Determining optical absorption of colored dissolved organic matter in seawater with a liquid capillary waveguide

D'Sa, Eurico J., Robert G. Steward, Anthony Vodacek, Neil V. Blough, Dave Phinney

Limnol. Oceanogr., 44(4), 1999, 1142-1148 | DOI: 10.4319/lo.1999.44.4.1142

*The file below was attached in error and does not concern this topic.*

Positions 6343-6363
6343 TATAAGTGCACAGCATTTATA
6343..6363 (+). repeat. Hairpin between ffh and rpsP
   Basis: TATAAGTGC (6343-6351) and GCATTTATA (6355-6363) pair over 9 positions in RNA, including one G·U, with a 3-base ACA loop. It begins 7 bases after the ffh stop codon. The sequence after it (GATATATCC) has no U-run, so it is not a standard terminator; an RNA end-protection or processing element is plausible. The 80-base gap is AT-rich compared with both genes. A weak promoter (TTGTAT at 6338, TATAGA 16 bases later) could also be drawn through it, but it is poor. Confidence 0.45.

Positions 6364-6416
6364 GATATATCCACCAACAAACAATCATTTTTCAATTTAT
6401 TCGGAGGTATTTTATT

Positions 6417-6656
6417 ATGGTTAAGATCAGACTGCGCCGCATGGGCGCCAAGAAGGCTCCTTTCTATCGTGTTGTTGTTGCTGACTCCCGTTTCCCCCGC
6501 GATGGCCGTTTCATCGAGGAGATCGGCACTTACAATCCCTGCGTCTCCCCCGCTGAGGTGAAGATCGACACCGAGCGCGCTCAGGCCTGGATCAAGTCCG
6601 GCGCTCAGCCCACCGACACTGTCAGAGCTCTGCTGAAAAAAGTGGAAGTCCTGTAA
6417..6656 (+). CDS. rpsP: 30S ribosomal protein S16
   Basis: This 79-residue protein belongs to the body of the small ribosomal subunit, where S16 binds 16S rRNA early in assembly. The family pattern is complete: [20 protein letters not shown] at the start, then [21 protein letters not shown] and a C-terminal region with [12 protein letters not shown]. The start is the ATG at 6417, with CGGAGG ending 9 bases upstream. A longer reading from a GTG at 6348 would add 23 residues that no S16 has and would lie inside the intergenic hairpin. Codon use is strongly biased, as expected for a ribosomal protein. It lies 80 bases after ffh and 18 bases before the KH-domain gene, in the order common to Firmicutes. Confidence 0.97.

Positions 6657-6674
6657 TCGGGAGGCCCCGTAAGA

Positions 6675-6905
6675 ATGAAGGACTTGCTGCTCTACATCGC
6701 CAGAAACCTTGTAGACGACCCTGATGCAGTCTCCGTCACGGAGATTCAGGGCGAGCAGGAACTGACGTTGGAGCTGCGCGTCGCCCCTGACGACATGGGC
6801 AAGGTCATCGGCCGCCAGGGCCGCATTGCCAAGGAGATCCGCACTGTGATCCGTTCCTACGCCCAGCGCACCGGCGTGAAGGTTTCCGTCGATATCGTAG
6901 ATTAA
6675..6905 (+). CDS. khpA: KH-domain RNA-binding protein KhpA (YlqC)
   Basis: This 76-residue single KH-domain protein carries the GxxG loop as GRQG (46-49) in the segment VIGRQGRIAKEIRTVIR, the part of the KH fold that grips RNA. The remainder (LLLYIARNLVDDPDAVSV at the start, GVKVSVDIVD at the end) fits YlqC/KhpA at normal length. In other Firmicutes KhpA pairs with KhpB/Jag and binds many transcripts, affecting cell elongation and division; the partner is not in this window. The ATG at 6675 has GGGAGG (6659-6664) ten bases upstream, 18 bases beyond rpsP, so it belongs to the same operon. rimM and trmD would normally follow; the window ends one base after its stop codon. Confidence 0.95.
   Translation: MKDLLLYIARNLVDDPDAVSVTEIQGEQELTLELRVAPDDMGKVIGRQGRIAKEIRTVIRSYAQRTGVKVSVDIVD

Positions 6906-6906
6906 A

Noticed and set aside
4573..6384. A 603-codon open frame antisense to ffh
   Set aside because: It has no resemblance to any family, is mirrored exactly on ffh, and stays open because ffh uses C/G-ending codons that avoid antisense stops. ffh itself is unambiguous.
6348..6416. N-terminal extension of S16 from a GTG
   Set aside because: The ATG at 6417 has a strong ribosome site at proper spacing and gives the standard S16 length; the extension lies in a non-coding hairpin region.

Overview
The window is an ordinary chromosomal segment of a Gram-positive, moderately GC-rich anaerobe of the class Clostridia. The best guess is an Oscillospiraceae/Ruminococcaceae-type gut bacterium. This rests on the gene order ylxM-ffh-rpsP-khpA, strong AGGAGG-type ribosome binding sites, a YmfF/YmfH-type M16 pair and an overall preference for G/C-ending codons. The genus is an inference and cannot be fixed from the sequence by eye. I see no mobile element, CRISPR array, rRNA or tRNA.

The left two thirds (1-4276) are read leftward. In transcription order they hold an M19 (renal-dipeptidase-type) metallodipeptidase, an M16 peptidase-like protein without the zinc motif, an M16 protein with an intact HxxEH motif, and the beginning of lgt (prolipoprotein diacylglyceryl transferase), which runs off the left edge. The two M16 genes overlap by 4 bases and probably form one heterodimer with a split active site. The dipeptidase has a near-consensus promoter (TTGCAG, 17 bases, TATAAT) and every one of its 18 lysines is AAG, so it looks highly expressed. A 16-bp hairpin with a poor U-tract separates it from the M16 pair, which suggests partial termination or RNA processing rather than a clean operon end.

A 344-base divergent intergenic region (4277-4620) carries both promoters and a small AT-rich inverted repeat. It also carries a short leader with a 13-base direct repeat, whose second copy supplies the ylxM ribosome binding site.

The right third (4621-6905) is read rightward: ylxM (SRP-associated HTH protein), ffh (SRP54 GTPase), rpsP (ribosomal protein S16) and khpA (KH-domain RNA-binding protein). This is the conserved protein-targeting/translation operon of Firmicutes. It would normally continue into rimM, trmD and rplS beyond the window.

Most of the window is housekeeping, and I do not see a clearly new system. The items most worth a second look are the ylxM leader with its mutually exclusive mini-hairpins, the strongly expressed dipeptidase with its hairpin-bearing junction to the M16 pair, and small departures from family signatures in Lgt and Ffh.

ABSTRACT: Optical absorption spectra of 0.2- um filtered sea-water samples originating from diverse oceanic and coastal waters were measured with a long pathlength capillary wave-guide; results were compared with those of three different lab-oratory spectrophotometers. The 0.5-m long 550- um (inside diameter) aqueous waveguide uses only 120 ml of filtered sea-water, making it convenient for use in flow-through cells or when sample volumes are restricted. Source light propagates inside the capillary waveguide by total internal reflection because of the lower refractive index of the waveguide walls with respect to the aqueous core. The absorption coefficient of colored dissolved organic matter (CDOM) at 355 nm and S, the slope of the log linearized CDOM absorption spectra, were determined for all samples. The CDOM absorption spec-tra measured by the capillary waveguide closely matched that measured by spectrophotometers for CDOM concentrations varying over an order of magnitude. The deviations between the absorption spectra obtained with the capillary waveguide and those obtained with the standard spectrophotometers increased with decreasing total absorption and with increase in wavelength, presumably because of the greater baseline offsets observed in the capillary waveguide. The offsets are due to differences in refractive indices between the seawater samples and the freshwater reference. With a suitable reference, the capillary waveguide will be very useful for monitoring surface seawater CDOM absorption semicontinuously.

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